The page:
What God can do…

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RCIA retreat day

We’re approaching Easter and so often for the parish year, this means that programmes wind up and catechists take a well-deserved rest. Well, not so in Portsmouth… We have revamped the RCIA process (read about the enquiry and evangelisation phase here) so that we are now running a year-round programme. I find that this is the only way of achieving authenticity with RCIA. If you have the same starting-point every year, the same date for the Rite of Acceptance, and the same finish-point (Easter), you are implicitly (or not so implicitly!) saying that you expect this is the length of time it will take for each person’s conversion to the Lord. The reality is, for most people, it takes longer than a year (being a disciple involves a radically-new worldview and practical changes in one’s life often), and for every single person it is different. A year-round programme is the best way of achieving authentic flexibility that is not driven by liturgical dates.

So, in fact, we have only one lady who will be confirmed this Easter. (And I truly consider this fruitfulness, because this lady really is a disciple. We have 15 people still in other stages of the Catechumenate and enquiry.)

Last weekend, we had a retreat day, which has become a termly event for everyone at whatever stage. We led a reflection on the thresholds of conversion, asking the catechumens and candidates to reflect on where they would place themselves. At the end, we all gathered around the lady who will be confirmed and prayed for her. An incredible, moving moment…

Now we are looking ahead to Catechumenate next term. I am determined it will be as evangelistic as possible! Each week will include a testimony from a different parishioner linked to the topic of the week. I have watched the transformation in people over the last two terms, and am so excited about what will happen in the coming months…

Our Bible Study also finished this week. I’ve written about it a number of times, including here. Monday night was such a joyful evening. At this stage, the fifty people who have been attending are like a family. We watched the final DVD presentation, then had a beautiful time of prayer, praise and thanksgiving, followed by a party. Such a great atmosphere. What I love about the Church is how you would never see these people together anywhere else, and yet, there is such love among everyone – this is the great blessing of the Church.  Some wonderful things are coming out of the Bible Study… Firstly, a prayer group which will meet fortnightly for praise, Adoration, teaching and fellowship. Secondly, people are beginning to think concretely about ways we can serve the poor (there is a massive homelessness problem in our city, and it is apparent that many intentional disciples have this on their heart). Thirdly, there seems to be an established core group who will keep offering Bible Studies in our parish until Jesus comes again – what a blessing!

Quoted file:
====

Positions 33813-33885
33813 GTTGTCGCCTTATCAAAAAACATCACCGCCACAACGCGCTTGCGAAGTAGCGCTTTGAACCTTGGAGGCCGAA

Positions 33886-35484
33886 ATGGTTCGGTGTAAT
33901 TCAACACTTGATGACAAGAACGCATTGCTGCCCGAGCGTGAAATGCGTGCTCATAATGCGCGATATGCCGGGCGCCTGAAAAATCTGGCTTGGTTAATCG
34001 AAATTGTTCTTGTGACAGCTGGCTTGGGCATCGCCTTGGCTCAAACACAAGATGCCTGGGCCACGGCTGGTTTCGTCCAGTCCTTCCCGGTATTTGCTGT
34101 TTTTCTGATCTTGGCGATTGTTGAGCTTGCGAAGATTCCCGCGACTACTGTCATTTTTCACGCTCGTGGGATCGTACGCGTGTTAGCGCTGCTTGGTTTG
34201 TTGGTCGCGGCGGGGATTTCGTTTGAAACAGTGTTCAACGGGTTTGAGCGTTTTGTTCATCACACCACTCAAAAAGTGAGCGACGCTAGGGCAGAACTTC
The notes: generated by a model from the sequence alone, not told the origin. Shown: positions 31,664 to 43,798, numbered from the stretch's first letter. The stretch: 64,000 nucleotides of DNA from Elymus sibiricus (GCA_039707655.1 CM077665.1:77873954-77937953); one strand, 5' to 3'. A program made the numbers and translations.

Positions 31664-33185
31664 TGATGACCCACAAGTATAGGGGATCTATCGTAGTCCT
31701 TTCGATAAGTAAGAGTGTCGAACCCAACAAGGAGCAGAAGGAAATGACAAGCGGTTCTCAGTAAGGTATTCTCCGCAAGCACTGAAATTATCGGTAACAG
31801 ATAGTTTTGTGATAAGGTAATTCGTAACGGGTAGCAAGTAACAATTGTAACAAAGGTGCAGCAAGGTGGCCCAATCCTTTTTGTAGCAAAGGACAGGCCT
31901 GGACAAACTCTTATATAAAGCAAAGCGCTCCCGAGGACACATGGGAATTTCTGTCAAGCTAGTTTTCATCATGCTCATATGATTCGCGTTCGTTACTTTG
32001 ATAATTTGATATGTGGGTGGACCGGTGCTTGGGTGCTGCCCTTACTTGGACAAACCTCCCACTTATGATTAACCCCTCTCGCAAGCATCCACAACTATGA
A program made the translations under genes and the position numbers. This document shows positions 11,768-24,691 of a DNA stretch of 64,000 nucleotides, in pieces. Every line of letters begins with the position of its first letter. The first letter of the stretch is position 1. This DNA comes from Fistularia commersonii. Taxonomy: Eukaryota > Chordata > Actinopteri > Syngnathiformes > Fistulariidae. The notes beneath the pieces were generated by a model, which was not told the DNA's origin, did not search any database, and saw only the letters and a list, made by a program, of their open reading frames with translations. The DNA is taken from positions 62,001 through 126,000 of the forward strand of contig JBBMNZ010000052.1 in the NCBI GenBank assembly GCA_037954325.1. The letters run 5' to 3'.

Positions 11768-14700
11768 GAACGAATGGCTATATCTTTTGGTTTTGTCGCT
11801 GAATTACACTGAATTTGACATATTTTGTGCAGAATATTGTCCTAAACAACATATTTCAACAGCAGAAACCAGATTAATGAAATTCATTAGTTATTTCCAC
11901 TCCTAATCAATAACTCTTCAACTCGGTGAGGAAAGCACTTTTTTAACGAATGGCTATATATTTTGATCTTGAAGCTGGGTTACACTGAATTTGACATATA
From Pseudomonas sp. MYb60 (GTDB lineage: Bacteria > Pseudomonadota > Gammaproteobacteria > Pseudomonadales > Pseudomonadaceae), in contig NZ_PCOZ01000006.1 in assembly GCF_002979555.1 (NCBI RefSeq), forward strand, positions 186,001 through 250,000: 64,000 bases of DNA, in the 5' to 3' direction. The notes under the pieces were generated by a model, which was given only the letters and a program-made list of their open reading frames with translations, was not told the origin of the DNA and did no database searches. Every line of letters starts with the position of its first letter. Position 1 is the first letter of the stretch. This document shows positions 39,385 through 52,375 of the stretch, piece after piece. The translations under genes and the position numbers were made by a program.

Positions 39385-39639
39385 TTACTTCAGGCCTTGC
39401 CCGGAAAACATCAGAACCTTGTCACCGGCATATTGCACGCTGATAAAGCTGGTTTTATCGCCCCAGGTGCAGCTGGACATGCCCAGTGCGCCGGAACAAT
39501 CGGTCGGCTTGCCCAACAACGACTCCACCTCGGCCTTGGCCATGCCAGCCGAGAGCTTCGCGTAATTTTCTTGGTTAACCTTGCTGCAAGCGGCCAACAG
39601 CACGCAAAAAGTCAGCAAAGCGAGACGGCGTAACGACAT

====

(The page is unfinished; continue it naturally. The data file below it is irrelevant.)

This time eighteen months ago, I would never have guessed there would be such a dynamic group of intentional disciples with a huge range of charisms here in the city, discipling people within RCIA, sharing their testimonies, and pondering how to reach out to the community. If I read then what I am writing now, I probably wouldn’t have believed it. Lord, how you astonish me!

If this change has been possible here, it really can happen anywhere. We have done this with very little help from our priests – I don’t mean this negatively because they constantly provide us Confessions and Adoration or teaching whenever we ask. But all the initiative has come from us, and – thank God – they have trusted us to do it.

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